Sunday 1 April 2012
By Matthew WilliamsDirector of Mission and Ministry, Parade College
Don't think—do something.
These were the words that coach John Kennedy passionately delivered to his Hawthorn players at half-time in the 1975 VFL Grand Final. The Christian Brothers have a similar expression: Facta, Non Verba; meaning Deeds, Not Words.
At Parade College, Melbourne, the largest and oldest Christian Brothers school in the southern hemisphere, it is all about living out passionately the charism of the founder of the Christian Brothers, Blessed Edmund Rice, a down-to-earth visionary who acted justly, loved tenderly and walked humbly.
I have taught in Catholic schools, overseas, interstate and under different religious orders in Melbourne. I have had involvement with the charism of Edmund Rice in many ways; through my own schooling, being involved in Eddie Rice (camps for the less fortunate) and teaching in Edmund Rice schools. I could be biased, but I am yet to see another religious order do the 'don't think, do something' cry as well.
Already by February, a month into the academic year at Parade College, I have experienced several real examples of 'doing something' that would fill many other schools' whole year.
At a ministry retreat Year 12 students determined to give two days a week to lend a hand to soup vans in some of Melbourne's most interesting suburbs. The students also devised a program to visit and provide company at disability and mental-health centres. A staggering 250 Year 12 students will participate in this initiative during 2012—the size of some schools.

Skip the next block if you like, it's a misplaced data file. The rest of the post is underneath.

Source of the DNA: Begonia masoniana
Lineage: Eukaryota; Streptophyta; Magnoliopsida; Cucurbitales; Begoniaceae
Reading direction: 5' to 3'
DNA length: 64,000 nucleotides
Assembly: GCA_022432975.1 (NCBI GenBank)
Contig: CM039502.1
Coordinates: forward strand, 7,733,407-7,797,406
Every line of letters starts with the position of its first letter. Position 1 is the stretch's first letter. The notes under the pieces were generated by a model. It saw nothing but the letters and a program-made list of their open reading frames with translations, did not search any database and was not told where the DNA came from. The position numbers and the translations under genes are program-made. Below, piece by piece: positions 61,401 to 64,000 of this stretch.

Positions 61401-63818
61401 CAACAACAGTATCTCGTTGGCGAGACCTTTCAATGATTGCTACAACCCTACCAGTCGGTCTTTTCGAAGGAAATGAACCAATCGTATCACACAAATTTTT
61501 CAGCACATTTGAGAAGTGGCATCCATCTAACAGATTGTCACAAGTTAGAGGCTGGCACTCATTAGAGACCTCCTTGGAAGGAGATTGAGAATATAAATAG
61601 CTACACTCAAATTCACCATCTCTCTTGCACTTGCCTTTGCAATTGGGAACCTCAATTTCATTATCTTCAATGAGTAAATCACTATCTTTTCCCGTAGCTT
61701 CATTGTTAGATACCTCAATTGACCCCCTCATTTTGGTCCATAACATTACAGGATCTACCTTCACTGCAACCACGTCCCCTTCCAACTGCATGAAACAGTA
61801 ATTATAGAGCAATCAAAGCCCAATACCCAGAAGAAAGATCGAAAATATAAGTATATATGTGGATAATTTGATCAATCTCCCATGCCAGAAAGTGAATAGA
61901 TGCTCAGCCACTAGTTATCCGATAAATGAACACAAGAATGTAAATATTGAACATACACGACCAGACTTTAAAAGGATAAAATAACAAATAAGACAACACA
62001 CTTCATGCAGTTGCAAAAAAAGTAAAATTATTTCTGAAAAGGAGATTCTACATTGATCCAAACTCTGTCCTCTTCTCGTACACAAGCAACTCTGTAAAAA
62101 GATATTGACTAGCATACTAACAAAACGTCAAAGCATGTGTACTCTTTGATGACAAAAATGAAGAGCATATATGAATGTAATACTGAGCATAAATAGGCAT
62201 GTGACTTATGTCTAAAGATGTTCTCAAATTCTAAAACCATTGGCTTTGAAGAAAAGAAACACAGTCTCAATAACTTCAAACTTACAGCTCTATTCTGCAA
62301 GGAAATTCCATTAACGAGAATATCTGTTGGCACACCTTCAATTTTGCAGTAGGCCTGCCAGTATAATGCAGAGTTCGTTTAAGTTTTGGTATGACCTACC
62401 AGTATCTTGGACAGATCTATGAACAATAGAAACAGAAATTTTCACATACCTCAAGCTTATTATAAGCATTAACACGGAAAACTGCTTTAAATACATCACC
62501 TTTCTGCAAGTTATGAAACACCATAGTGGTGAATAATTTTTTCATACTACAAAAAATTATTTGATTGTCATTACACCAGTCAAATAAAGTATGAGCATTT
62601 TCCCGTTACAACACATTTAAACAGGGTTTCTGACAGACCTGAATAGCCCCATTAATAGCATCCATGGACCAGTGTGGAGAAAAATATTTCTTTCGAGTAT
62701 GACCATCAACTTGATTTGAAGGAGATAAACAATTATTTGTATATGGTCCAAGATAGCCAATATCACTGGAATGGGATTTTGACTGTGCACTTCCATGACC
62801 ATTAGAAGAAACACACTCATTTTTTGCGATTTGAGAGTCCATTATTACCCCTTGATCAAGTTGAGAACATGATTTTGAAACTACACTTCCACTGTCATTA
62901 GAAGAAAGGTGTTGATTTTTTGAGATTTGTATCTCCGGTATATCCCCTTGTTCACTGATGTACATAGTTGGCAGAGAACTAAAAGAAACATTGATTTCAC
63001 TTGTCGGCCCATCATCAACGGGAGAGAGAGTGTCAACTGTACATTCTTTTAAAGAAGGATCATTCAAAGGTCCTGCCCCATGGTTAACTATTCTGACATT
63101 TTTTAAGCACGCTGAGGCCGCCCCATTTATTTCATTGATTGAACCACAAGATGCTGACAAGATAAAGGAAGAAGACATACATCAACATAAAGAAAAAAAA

Student comments that I heard after a ministry retreat include:
"Real eye opener. Loved the experience. What I think being in a Catholic school is all about" (Matt).
"Pretty unlikely that I would normally volunteer for this type of thing. Am thinking about volunteering on a soup van out of school" (Joe).
There is also the Brekky Van. A team of students and staff roll up their sleeves at 6:45 every Tuesday morning during term time to cook breakfast for members of the local West Heidelberg/Olympic Village community who may otherwise go without. The Brekky Van program won the 2007 Whittlesea Leader School Community Award.
And then there has been the refugee tutoring at the Edmund Rice Centre in St Albans. Students from middle and senior levels volunteer on a weekly basis to spend a couple of hours after school tutoring refugee students from the western suburbs and helping them with their English.
These are just a few examples.
The legacy of the Irishman, Edmund Rice, has been around a while, longer even than the oldest AFL club—Melbourne Football Club, founded in 1859. This year marks the 250th anniversary of Edmund Rice's birth. To have a legacy that is still passionately lived out day after day at a college of 2000 boys is testament to the mission of the Christian Brothers, and the staff and students that fill Edmund Rice schools such as Parade College, not just in Melbourne but worldwide.
Edmund Rice would be proud.
Photo: Parade College staff cooking up a storm on Shrove Tuesday while supporting Project Compassion. Photo supplied by Parade College.